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Impaired plasticity of cortical dendritic spines in P301S tau transgenic mice.

Acta Neuropathol Commun. 2013 Dec 17;1(1):82. doi: 10.1186/2051-5960-1-82.

Authors/Editors: Hoffmann NA, Dorostkar MM, Blumenstock S, Goedert M, Herms J.
Publication Date: 2013



Illuminating the role of the microtubule-associated protein tau in neurodegenerative diseases is of increasing importance, supported by recent studies establishing novel functions of tau in synaptic signalling and cytoskeletal organization. In severe dementias like Alzheimer's disease (AD), synaptic failure and cognitive decline correlate best with the grade of tau-pathology. To address synaptic alterations in tauopathies, we analyzed the effects of mutant tau expression on excitatory postsynapses in vivo.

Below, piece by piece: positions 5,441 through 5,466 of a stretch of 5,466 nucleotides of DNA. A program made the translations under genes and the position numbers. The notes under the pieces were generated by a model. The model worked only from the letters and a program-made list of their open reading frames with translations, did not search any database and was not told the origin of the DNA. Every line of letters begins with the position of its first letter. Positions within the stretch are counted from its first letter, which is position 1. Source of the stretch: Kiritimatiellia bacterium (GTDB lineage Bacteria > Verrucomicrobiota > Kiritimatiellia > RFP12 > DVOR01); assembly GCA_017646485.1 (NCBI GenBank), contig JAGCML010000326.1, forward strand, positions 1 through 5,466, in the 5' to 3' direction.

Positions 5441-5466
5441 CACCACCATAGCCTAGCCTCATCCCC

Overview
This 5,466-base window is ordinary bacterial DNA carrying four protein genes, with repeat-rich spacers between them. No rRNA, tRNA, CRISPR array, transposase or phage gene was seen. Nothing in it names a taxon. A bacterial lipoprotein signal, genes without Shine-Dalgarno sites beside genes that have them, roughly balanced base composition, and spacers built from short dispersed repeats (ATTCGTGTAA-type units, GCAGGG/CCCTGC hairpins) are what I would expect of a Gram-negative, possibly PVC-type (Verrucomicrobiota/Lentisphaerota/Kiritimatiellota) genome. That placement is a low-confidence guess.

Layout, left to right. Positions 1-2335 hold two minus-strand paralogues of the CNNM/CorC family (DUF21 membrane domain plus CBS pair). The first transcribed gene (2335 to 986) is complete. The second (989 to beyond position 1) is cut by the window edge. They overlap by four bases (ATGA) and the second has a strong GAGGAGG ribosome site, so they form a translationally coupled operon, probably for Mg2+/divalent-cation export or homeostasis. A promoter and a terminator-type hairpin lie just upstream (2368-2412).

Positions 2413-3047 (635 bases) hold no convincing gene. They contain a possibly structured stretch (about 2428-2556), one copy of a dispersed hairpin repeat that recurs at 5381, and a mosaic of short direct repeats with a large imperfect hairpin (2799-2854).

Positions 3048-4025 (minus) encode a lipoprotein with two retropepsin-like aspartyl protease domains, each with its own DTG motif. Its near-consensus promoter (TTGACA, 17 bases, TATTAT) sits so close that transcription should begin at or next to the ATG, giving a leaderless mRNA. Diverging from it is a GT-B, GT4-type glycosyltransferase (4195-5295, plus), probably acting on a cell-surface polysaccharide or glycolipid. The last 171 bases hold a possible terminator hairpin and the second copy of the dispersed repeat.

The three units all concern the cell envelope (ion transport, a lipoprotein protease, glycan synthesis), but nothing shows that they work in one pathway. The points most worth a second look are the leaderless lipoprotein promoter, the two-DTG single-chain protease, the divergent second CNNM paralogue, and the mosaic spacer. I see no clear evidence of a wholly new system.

Here we followed the fate of single dendritic spines in the neocortex of a tauopathy mouse model, expressing human P301S mutated tau, for a period of two weeks. We observed a continuous decrease in spine density during disease progression, which we could ascribe to a diminished fraction of gained spines. Remaining spines were enlarged and elongated, thus providing evidence for morphological reorganization in compensation for synaptic dysfunction. Remarkably, loss of dendritic spines in cortical pyramidal neurons occurred in the absence of neurofibrillary tangles (NFTs). Therefore, we consider prefibrillar tau species as causative for the observed impairment in spine plasticity.


Dendritic spine plasticity and morphology are altered in layer V cortical neurons of P301S tau transgenic mice in vivo. This does not coincide with the detection of hyperphosphorylated tau in dendritic spines.

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